How the New York Times Covered Two Transit Strikes, 42 Years Apart

The vastly disparate NY Times coverage of two NYC transit strikes illustrates the dramatic transformation of mainstream coverage of working-class life in recent years. As media companies chase an upper-crust audience, workers have been erased.

March 8, 1983, New York City: Passengers from Westchester, New York, who normally use the Metro North commuter lines to reach their daily jobs, leave buses and walk up the ramp to the subway entrance at the Pelham Bay station. Many of the suburban commuters turned to special buses provided by Westchester County and Connecticut because of a transit strike. (Bettmann / Getty Images)

In his excellent 2019 book, No Longer Newsworthy, Christopher R. Martin charts the gradual erasure of America’s working class from its media landscape. This process, as Martin shows, has brought about profound changes in the way all kinds of stories are written and framed. And, far from being a product of some unknowable alien force, it has both observable causes and discernible material roots. Amid consolidation and competition from the then-ascendent medium of TV, newspapers pivoted to a business model premised largely on advertisement aimed at upscale and middle-class audiences — transforming not only their own readerships but also the way vital issues were conceptualized. As Martin writes:

In this new vision of how a newspaper should serve its community, the newspapers and their corporate owners only wanted the right kind of readers, those who were “well-to-do,” “affluent moderns,” “influentials,” and people with plenty of “effective buying power” and “giant-sized household incomes.” Nearly every newspaper began publicizing their readership as if they were the children of Garrison Keillor’s fictional Lake Wobegon: all above average.

Among the most memorable illustrations of what these changes have done to transform the news comes midway through the book as Martin contrasts New York Times coverage of two strikes separated by roughly forty-two years — a chasm, it turns out, defined at least as much by ideology as the actual passage of time.

A Tale of Two Strikes

In March 1941, some 3,500 members of the Transport Workers Union walked off the job, demanding, among other things, a 25 percent pay increase, paid vacation time, and an eight-hour workday. “WALKOUT HALTS 1,305 BUSES, NO SETTLEMENT IS IN SIGHT; THRONGS JAM SUBWAYS, CABS,” blared a headline on the front page of the March 11 edition of the New York Times. This, in itself, was perhaps unsurprising. As the accompanying story reported, the workers — employed by two companies that together supplied 95 percent of all surface transit in Manhattan — had successfully paralyzed a bus system used daily by some 900,000 New Yorkers.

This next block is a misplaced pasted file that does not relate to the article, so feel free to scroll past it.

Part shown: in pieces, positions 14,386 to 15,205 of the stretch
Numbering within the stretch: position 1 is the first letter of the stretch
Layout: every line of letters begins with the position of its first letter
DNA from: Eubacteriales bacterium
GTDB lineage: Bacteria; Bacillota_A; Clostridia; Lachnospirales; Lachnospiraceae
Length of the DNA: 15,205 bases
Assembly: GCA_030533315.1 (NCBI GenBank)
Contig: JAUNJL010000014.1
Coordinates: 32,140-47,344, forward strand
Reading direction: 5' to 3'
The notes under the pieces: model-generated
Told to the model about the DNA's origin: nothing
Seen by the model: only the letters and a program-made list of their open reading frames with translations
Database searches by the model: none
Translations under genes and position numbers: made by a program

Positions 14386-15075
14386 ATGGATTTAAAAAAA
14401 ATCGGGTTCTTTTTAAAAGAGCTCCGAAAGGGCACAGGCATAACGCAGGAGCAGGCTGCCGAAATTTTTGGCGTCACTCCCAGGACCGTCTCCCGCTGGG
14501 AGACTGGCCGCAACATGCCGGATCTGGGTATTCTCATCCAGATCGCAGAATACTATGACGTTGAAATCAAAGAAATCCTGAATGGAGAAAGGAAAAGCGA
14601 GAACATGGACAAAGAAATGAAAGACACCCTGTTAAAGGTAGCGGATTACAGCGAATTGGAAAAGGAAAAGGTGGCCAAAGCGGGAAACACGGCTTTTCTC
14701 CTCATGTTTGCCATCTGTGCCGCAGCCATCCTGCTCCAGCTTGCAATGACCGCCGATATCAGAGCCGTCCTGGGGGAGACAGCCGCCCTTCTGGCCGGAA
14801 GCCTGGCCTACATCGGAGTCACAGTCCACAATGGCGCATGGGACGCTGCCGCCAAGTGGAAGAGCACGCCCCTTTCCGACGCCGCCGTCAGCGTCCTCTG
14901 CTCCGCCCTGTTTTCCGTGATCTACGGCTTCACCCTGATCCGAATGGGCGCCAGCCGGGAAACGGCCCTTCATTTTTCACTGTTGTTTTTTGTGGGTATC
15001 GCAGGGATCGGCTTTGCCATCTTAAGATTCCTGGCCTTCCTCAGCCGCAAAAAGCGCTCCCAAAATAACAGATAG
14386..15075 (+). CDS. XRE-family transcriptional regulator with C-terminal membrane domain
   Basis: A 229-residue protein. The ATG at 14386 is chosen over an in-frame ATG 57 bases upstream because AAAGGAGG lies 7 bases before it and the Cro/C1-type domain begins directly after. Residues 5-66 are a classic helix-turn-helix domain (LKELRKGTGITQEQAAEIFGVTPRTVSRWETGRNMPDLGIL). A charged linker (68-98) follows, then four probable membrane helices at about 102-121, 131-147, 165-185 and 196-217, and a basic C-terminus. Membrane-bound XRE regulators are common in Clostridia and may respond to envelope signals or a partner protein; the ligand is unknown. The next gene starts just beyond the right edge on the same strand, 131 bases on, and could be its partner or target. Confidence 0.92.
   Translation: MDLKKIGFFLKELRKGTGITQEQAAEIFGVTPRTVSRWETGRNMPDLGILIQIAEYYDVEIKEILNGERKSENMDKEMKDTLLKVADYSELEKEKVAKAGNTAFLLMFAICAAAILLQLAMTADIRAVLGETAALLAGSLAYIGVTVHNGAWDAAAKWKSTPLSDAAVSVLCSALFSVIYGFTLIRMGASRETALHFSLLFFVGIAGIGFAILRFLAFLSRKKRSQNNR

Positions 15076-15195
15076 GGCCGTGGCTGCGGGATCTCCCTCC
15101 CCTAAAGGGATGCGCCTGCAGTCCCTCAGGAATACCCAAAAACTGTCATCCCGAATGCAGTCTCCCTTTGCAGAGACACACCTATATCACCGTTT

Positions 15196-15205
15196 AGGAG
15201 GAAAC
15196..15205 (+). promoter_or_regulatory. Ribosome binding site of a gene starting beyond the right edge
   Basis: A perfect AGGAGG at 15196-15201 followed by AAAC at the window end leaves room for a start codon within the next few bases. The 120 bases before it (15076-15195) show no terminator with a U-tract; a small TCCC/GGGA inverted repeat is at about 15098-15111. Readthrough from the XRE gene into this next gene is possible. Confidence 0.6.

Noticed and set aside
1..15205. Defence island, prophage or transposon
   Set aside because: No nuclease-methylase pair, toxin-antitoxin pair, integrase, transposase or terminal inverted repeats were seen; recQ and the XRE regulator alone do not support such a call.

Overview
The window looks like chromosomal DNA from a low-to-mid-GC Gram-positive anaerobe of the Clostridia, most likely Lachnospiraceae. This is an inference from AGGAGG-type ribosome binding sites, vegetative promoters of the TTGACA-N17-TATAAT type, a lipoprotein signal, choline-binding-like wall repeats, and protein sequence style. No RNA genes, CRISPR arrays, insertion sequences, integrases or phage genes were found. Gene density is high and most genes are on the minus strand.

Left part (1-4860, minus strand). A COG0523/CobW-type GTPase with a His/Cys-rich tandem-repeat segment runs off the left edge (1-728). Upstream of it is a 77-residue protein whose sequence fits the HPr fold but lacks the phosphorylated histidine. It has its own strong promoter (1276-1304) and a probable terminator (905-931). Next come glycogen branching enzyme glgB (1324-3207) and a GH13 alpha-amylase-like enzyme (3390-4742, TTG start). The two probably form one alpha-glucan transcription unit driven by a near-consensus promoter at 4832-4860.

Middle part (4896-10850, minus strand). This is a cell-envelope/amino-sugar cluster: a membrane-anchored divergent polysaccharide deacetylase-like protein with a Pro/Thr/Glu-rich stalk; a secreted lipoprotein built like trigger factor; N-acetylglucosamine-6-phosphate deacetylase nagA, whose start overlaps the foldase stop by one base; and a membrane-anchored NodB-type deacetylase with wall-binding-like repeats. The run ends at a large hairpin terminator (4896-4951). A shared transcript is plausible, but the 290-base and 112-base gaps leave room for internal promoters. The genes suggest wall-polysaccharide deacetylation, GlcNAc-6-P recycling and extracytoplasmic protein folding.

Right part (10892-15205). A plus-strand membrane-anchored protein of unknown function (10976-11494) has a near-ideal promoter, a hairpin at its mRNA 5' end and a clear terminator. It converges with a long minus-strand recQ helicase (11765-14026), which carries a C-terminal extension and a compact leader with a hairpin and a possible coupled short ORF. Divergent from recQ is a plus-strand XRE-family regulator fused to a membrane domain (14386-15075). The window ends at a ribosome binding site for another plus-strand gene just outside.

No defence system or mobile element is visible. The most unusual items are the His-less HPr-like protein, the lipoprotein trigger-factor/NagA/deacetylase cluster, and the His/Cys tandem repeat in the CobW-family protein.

Remarkably, though, the lengthy article quite prominently detailed the workers’ demands and implicitly celebrated the extra business going to taxi drivers as a result of the strike. As Martin notes in his book, no riders were even quoted or represented in photos — which instead featured empty buses sitting in their warehouses, the chairman of one of the companies involved, and a street packed from end-to-end with cabs.

More than four decades later, in March of 1983, America’s great newspaper of record would report on another transit strike, this time brought about by several hundred conductors and other workers employed on suburban commuter lines. “RAIL STRIKE CLOGS TRAFFIC ON ROADS IN NEW YORK AREA,” announced the paper on its front page, its headline accompanying a story framed heavily around frustrated and inconvenienced riders.

Many paragraphs are expended before the actual cause of the dispute finally enters the picture, the article instead emphasizing the disruptions inflicted by the strike and its impact on hapless (and seemingly well-off) commuters. “I’m lost,” remarks one Don Gilbert of New Canaan, Connecticut — the first of several to be quoted and reportedly an employee of the Chemical Bank at Park Avenue and Forty-Seventh Street. “I’ve never done this before. If I didn’t follow the crowd, I wouldn’t know where to go.” The last word of the piece, meanwhile, is reserved for an explicitly anti-union message. “The idea of such a small minority having such an impact on such a huge majority is just not right,” says someone identified only as a “25-year-old man from Dobbs Ferry, N.Y.”

Particularly when seen to scale, the contrast between the two reports only becomes more striking. As Martin notes, 1983’s labor action concerned far fewer workers and ultimately affected one-tenth of the riders impacted by its equivalent in 1941. Nevertheless, it was largely packaged to readers of the New York Times as a tale of needless chaos and middle-class inconvenience.

It’s just one of many possible examples, but a clear illustration of the way changes in the media’s business model have gradually transformed the way news is consumed and, ultimately, the way it tends to be presented. In the first half of the twentieth century, many large outlets drew on a broad swath of readers and were compelled to serve up a vision of the world that was at very least legible to working-class audiences.

Today, as many newspapers populate their pages with consumer reporting, pricey real estate listings, and other content tailored to a predominantly upper-crust subscriber base, it’s become all too clear that the orientation of the media has changed — and that the concerns and interests of a far narrower socioeconomic niche now overwhelmingly shape its business.